published Thursday, September 29th, 2011

Social Security: Make sure employer has your number

By Martin Coffey

Q: "I received a notice from Social Security recently. It said my name and Social Security number do not match Social Security's records. What should I do?"

A: It's critical that your name and Social Security number, as shown on your Social Security card, match your employer's payroll records and your W-2 form. If they don't, here is what you need to do:

* Give your employer the correct information exactly as shown on your Social Security card or your corrected card; or

* Contact your local Social Security office (www.socialsecurity.gov/locator) or call 1-800-772-1213 (TTY 1-800-325-0778) if your Social Security card does not show your correct name or Social Security number.

Q: "How does Social Security decide if I am disabled?"

A: If you are an adult, you must be unable to work for a year or more because of a medical condition or combination of medical impairments. Overall, we use a five-step evaluation process to decide whether you are disabled. The process considers any current work activity you are doing. It also considers your medical condition and how it affects your ability to work. To be found disabled:

* You must be unable to do work you did before you became disabled and we must decide you cannot adjust to other work because of your medical condition; and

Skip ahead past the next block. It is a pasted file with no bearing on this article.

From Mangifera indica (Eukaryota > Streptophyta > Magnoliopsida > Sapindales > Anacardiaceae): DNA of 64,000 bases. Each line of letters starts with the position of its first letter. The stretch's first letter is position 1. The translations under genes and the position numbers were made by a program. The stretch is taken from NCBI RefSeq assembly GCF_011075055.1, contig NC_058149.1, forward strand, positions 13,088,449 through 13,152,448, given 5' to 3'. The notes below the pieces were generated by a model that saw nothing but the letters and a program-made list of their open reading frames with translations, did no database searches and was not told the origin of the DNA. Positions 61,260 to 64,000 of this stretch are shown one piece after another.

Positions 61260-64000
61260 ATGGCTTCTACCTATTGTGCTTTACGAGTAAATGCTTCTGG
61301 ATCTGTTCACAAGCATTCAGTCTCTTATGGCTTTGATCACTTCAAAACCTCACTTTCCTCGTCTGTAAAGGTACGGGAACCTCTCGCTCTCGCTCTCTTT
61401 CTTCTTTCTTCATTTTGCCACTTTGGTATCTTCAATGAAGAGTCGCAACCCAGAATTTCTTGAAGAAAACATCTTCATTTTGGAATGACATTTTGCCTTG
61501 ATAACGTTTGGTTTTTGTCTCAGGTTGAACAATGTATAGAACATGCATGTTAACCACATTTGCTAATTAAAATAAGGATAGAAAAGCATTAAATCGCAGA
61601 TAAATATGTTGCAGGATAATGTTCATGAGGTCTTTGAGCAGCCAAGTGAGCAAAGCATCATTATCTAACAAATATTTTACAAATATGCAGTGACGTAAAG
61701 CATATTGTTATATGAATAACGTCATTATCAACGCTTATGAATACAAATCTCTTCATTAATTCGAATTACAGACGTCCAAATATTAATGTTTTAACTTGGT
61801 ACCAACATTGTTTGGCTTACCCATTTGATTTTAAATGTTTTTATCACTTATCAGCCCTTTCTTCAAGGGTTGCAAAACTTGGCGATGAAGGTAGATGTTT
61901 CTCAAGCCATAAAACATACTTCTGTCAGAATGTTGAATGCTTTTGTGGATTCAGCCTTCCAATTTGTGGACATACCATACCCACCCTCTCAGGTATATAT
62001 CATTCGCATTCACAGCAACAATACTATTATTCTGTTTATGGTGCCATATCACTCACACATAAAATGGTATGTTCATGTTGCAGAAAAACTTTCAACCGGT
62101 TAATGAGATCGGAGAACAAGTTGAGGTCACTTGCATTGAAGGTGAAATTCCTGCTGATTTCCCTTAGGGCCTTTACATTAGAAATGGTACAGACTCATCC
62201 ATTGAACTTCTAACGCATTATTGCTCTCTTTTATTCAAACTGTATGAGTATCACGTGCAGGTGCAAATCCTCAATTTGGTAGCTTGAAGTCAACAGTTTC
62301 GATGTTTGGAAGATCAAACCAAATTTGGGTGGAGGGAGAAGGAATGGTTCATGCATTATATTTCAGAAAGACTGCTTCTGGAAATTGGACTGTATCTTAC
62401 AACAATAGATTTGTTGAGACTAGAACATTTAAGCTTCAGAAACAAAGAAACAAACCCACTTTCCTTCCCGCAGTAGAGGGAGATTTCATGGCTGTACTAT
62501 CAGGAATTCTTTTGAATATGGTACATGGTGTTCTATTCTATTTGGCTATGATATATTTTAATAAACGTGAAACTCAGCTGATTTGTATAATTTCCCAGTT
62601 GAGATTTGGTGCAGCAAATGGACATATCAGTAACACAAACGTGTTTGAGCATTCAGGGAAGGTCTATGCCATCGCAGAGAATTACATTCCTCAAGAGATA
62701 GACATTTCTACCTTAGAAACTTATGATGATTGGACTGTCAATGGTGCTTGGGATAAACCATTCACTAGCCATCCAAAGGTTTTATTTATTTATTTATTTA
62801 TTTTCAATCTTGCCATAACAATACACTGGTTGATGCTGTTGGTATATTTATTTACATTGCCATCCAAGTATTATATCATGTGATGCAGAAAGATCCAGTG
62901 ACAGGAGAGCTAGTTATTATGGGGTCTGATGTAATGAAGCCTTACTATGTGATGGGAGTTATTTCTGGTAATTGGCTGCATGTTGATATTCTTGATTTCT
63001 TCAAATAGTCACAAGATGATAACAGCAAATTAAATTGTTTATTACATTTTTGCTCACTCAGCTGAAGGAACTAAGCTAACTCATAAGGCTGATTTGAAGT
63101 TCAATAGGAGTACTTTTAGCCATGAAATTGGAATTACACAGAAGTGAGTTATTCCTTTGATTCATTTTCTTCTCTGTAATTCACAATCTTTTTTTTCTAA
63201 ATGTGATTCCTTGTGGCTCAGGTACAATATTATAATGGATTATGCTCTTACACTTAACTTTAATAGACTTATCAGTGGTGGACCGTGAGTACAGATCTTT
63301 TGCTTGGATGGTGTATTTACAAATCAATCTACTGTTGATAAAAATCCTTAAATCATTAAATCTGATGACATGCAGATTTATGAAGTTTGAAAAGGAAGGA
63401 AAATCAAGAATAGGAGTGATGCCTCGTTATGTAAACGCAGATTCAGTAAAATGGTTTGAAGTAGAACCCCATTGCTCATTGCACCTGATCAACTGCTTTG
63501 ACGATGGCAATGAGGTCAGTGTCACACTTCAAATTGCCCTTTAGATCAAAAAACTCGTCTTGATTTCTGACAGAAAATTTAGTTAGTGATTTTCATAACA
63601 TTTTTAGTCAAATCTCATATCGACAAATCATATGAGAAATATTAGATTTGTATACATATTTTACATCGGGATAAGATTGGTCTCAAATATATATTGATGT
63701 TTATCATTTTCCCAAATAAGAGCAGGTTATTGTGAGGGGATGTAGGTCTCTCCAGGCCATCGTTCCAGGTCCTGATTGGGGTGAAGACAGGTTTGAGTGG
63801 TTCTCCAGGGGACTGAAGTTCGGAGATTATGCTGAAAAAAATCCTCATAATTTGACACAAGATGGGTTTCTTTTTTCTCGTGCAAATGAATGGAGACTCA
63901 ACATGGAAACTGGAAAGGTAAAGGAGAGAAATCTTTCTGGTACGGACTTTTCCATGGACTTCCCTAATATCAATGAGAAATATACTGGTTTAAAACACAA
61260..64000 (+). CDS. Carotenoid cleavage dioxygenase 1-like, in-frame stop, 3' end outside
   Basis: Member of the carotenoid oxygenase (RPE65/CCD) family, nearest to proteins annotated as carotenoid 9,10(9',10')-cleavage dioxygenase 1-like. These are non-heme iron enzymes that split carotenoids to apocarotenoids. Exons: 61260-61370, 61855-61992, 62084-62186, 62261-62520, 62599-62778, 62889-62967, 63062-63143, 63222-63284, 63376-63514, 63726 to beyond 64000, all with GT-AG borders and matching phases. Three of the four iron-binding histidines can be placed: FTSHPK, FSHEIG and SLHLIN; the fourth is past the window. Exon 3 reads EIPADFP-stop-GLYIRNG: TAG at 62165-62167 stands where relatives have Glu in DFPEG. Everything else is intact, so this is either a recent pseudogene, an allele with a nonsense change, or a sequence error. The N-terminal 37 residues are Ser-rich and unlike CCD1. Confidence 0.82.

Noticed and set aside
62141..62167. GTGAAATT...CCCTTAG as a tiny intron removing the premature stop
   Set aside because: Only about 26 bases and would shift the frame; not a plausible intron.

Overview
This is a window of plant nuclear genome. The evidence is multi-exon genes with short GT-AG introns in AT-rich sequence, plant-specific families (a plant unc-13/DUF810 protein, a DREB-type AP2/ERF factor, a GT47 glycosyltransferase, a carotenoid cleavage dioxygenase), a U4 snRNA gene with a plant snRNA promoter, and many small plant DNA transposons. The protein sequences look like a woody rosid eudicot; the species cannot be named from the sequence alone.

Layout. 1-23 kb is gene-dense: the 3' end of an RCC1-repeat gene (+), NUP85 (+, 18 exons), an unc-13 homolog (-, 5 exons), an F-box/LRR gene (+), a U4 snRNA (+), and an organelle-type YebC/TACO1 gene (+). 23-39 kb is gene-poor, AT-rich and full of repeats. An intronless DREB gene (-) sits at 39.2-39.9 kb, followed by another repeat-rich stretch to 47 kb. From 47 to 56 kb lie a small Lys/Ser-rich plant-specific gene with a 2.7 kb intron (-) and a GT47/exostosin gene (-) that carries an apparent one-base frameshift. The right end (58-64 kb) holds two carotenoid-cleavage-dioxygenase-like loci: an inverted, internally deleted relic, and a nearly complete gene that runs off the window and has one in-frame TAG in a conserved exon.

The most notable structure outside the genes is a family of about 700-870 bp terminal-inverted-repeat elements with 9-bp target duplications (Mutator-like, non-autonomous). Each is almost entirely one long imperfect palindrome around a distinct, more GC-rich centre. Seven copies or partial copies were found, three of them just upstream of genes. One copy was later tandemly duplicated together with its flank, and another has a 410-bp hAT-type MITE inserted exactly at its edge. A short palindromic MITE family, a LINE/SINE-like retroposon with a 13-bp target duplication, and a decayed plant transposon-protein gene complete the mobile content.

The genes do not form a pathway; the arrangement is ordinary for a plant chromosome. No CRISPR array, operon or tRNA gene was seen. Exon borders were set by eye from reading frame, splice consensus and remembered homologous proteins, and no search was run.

* Your disability must last, or be expected to last, for at least one year or to result in death.

Social Security pays only for total disability. We do not pay benefits for partial or short-term disability. For more information, read our publication Disability Benefits at www.socialsecurity.gov/pubs/10029.html

Q: "I work in retirement. How much can I earn and still collect full Social Security retirement benefits?"

A: Social Security uses the formulas below, depending on your age, to determine how much you can earn before we must reduce your benefit:

If you are younger than full retirement age: $1 in benefits will be deducted for each $2 you earn above the annual limit. For 2011, that limit is $14,160.

In the year you reach your full retirement age: $1 in benefits will be deducted for each $3 you earn above a different limit, but we count only earnings before the month you reach full retirement age. For 2011, this limit is $37,680.

Starting with the month you reach full retirement age, you will get your benefits with no limit on your earnings.

Find out your full retirement age at www.socialsecurity.gov/pubs/ageincrease.htm

Get answers to your Social Security questions each Thursday from the Social Security District Director Martin Coffey. Submit questions by writing to Business Editor Dave Flessner, Chattanooga Times Free Press, P.O. Box 1447, Chattanooga, TN 37401-1447, or by emailing him at dflessner@ timesfreepress.com.

Comments do not represent the opinions of the Chattanooga Times Free Press, nor does it review every comment. Profanities, slurs and libelous remarks are prohibited. For more information you can view our Terms & Conditions and/or Ethics policy.
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